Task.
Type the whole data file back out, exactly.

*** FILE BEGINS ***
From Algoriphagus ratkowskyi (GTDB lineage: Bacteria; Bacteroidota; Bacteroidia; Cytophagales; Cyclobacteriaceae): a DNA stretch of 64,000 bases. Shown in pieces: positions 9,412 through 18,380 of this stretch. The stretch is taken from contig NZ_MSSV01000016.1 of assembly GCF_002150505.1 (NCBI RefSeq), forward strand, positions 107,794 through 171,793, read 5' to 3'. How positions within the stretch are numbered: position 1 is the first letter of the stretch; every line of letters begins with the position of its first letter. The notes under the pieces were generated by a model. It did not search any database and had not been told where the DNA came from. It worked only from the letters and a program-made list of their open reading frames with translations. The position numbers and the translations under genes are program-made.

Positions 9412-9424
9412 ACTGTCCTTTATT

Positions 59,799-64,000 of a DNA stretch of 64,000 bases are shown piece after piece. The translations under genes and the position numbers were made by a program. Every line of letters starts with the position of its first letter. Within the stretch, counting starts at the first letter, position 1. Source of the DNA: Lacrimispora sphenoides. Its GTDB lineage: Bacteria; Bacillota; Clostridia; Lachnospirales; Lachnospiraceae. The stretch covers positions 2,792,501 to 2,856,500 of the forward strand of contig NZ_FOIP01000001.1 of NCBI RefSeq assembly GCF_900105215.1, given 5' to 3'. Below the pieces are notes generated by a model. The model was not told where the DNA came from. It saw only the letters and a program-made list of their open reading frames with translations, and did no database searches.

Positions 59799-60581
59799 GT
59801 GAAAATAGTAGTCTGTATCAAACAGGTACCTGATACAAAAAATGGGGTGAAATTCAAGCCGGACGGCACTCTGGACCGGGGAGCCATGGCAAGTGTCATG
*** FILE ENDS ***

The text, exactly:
From Algoriphagus ratkowskyi (GTDB lineage: Bacteria; Bacteroidota; Bacteroidia; Cytophagales; Cyclobacteriaceae): a DNA stretch of 64,000 bases. Shown in pieces: positions 9,412 through 18,380 of this stretch. The stretch is taken from contig NZ_MSSV01000016.1 of assembly GCF_002150505.1 (NCBI RefSeq), forward strand, positions 107,794 through 171,793, read 5' to 3'. How positions within the stretch are numbered: position 1 is the first letter of the stretch; every line of letters begins with the position of its first letter. The notes under the pieces were generated by a model. It did not search any database and had not been told where the DNA came from. It worked only from the letters and a program-made list of their open reading frames with translations. The position numbers and the translations under genes are program-made.

Positions 9412-9424
9412 ACTGTCCTTTATT

Positions 59,799-64,000 of a DNA stretch of 64,000 bases are shown piece after piece. The translations under genes and the position numbers were made by a program. Every line of letters starts with the position of its first letter. Within the stretch, counting starts at the first letter, position 1. Source of the DNA: Lacrimispora sphenoides. Its GTDB lineage: Bacteria; Bacillota; Clostridia; Lachnospirales; Lachnospiraceae. The stretch covers positions 2,792,501 to 2,856,500 of the forward strand of contig NZ_FOIP01000001.1 of NCBI RefSeq assembly GCF_900105215.1, given 5' to 3'. Below the pieces are notes generated by a model. The model was not told where the DNA came from. It saw only the letters and a program-made list of their open reading frames with translations, and did no database searches.

Positions 59799-60581
59799 GT
59801 GAAAATAGTAGTCTGTATCAAACAGGTACCTGATACAAAAAATGGGGTGAAATTCAAGCCGGACGGCACTCTGGACCGGGGAGCCATGGCAAGTGTCATG